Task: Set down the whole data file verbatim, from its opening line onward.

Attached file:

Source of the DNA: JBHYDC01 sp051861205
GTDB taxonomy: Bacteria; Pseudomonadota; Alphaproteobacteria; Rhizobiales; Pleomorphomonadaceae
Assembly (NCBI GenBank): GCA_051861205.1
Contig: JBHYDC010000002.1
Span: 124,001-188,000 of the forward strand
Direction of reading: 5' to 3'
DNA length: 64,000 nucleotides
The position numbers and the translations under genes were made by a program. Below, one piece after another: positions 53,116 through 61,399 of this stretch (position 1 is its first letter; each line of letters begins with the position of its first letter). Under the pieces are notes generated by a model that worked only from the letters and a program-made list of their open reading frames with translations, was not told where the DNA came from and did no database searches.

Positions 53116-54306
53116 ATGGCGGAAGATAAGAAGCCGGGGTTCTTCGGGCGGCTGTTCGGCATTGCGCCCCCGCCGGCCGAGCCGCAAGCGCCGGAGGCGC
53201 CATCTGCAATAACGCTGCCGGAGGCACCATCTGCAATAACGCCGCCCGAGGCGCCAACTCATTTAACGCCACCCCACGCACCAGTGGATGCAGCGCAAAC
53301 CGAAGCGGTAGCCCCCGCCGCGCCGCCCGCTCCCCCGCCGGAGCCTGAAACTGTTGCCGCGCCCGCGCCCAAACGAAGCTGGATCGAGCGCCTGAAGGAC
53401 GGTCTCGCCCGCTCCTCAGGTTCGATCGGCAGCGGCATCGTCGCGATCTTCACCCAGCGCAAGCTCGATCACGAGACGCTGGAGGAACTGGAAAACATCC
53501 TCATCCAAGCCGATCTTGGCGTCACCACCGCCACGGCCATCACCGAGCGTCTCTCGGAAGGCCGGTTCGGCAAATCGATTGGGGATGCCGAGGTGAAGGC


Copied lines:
Source of the DNA: JBHYDC01 sp051861205
GTDB taxonomy: Bacteria; Pseudomonadota; Alphaproteobacteria; Rhizobiales; Pleomorphomonadaceae
Assembly (NCBI GenBank): GCA_051861205.1
Contig: JBHYDC010000002.1
Span: 124,001-188,000 of the forward strand
Direction of reading: 5' to 3'
DNA length: 64,000 nucleotides
The position numbers and the translations under genes were made by a program. Below, one piece after another: positions 53,116 through 61,399 of this stretch (position 1 is its first letter; each line of letters begins with the position of its first letter). Under the pieces are notes generated by a model that worked only from the letters and a program-made list of their open reading frames with translations, was not told where the DNA came from and did no database searches.

Positions 53116-54306
53116 ATGGCGGAAGATAAGAAGCCGGGGTTCTTCGGGCGGCTGTTCGGCATTGCGCCCCCGCCGGCCGAGCCGCAAGCGCCGGAGGCGC
53201 CATCTGCAATAACGCTGCCGGAGGCACCATCTGCAATAACGCCGCCCGAGGCGCCAACTCATTTAACGCCACCCCACGCACCAGTGGATGCAGCGCAAAC
53301 CGAAGCGGTAGCCCCCGCCGCGCCGCCCGCTCCCCCGCCGGAGCCTGAAACTGTTGCCGCGCCCGCGCCCAAACGAAGCTGGATCGAGCGCCTGAAGGAC
53401 GGTCTCGCCCGCTCCTCAGGTTCGATCGGCAGCGGCATCGTCGCGATCTTCACCCAGCGCAAGCTCGATCACGAGACGCTGGAGGAACTGGAAAACATCC
53501 TCATCCAAGCCGATCTTGGCGTCACCACCGCCACGGCCATCACCGAGCGTCTCTCGGAAGGCCGGTTCGGCAAATCGATTGGGGATGCCGAGGTGAAGGC